Symptoms of Alcohol Poisoning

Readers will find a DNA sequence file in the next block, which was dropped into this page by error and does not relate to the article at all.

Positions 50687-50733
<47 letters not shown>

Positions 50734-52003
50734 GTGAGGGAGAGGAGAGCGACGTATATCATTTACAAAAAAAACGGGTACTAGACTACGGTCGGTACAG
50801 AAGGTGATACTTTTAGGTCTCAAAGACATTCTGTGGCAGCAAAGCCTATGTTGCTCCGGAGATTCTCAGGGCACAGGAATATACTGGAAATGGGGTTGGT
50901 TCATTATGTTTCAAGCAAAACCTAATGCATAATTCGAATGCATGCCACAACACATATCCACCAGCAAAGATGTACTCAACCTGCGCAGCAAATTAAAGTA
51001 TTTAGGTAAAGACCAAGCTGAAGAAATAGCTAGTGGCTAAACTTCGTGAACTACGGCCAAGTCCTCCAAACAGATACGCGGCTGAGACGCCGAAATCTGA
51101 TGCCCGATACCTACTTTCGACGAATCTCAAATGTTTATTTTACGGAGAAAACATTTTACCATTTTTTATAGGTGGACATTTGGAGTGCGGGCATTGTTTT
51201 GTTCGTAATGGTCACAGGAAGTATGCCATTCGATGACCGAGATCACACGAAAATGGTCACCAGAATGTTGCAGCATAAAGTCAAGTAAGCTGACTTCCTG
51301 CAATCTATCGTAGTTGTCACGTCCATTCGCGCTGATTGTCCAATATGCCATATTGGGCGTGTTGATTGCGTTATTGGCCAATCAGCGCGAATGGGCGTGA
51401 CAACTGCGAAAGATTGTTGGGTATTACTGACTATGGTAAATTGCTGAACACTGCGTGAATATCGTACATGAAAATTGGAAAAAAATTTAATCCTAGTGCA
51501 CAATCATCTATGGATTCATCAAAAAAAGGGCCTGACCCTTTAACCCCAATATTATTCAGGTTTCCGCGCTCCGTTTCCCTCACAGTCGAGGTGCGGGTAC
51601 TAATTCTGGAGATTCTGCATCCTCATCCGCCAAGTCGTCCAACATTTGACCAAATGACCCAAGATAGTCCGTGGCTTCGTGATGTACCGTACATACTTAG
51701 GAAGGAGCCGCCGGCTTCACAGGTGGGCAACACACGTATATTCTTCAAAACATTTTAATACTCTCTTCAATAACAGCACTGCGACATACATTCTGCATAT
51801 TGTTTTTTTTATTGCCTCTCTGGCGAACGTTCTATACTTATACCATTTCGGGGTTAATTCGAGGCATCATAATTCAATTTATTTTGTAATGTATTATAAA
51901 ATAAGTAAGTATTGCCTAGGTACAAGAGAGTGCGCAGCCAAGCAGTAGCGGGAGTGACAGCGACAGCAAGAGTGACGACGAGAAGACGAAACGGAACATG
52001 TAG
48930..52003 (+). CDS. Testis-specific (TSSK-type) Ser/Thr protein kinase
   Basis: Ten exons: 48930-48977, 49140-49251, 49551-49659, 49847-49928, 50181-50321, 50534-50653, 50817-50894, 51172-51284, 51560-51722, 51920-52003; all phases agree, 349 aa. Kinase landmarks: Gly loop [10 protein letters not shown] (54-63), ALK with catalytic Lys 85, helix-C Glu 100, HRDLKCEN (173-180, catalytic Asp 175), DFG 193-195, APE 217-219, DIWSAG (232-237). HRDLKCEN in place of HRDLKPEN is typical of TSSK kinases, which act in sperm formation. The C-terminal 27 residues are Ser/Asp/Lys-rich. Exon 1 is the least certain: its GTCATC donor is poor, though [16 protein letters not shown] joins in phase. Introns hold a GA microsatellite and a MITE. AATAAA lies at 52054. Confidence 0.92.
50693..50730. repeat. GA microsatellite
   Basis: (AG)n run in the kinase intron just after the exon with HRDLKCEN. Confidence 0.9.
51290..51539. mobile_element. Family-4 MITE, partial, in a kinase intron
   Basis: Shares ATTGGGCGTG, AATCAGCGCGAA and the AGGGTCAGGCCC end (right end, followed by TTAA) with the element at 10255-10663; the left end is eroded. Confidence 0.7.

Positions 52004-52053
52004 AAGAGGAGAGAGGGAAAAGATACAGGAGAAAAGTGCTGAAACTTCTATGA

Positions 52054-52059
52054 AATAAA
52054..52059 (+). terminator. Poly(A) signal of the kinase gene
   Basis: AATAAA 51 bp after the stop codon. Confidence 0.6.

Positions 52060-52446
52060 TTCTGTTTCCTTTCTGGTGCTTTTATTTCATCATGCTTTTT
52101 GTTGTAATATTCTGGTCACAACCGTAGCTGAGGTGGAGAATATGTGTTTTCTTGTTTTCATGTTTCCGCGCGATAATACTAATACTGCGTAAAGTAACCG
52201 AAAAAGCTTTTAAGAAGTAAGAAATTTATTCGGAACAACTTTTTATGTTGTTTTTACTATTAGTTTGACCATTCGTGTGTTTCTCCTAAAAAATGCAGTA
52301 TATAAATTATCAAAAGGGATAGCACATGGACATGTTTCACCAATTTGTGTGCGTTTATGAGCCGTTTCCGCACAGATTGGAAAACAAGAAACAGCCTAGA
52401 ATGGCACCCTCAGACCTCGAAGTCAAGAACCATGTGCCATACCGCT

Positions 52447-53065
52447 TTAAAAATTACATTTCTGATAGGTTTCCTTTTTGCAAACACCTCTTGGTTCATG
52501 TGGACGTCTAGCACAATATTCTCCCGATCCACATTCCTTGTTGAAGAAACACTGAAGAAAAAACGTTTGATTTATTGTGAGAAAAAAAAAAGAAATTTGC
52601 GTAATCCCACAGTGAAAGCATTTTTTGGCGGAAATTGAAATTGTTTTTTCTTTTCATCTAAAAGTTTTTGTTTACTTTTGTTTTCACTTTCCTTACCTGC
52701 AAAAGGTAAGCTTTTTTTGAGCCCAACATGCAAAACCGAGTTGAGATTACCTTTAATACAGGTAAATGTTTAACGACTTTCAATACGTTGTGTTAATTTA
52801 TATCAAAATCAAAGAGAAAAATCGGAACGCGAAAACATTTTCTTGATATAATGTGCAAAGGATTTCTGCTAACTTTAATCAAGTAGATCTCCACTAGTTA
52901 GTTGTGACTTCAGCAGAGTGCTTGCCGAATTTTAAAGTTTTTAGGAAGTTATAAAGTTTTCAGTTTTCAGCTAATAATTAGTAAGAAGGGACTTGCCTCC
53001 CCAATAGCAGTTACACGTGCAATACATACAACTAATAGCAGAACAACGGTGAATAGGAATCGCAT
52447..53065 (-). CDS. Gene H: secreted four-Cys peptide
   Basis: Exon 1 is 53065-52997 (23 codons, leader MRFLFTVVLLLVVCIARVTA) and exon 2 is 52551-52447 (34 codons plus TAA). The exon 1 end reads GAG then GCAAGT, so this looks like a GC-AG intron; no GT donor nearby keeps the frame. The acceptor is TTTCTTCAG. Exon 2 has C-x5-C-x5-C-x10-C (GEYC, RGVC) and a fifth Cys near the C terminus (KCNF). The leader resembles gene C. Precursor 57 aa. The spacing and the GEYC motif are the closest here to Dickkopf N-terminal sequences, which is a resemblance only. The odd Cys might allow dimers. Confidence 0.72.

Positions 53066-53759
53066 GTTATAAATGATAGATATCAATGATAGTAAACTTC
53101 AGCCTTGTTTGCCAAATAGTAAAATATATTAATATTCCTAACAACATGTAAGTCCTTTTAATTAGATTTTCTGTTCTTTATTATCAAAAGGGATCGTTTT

Alcohol is a central nervous system depressant which may be surprising since users often exhibit hyperactive traits. However, when taken in excess, alcohol depresses involuntary muscle contractions such as breathing or gag reflexes. Gag reflexes are crucial because they prevent aspiration or the act of inhaling fluids into the lungs. Without the gag reflex, individuals vomiting during unconsciousness will choke on their own vomit which may lead to death. The most common symptoms of alcohol poisoning include slow or irregular breathing (less than 8 breaths per minute), cool/clammy skin, unreactive or sluggish pupils, and extreme confusion. To determine respiration rate, one can count the number of breaths taken over a period by 30 seconds and multiply by 2 to get the breaths per minute. Irregular breathing is determined by listening to the consistency of breaths – this includes periods between breaths as well as inhalation volume (shallow or deep). Pupils constrict in the presence of light and dilate in the presence of darkness. Using a flashlight, one can test for eye reactivity by shining light into pupils. In most alcohol poisoning cases, pupils will remain dilated even in the presence of light.

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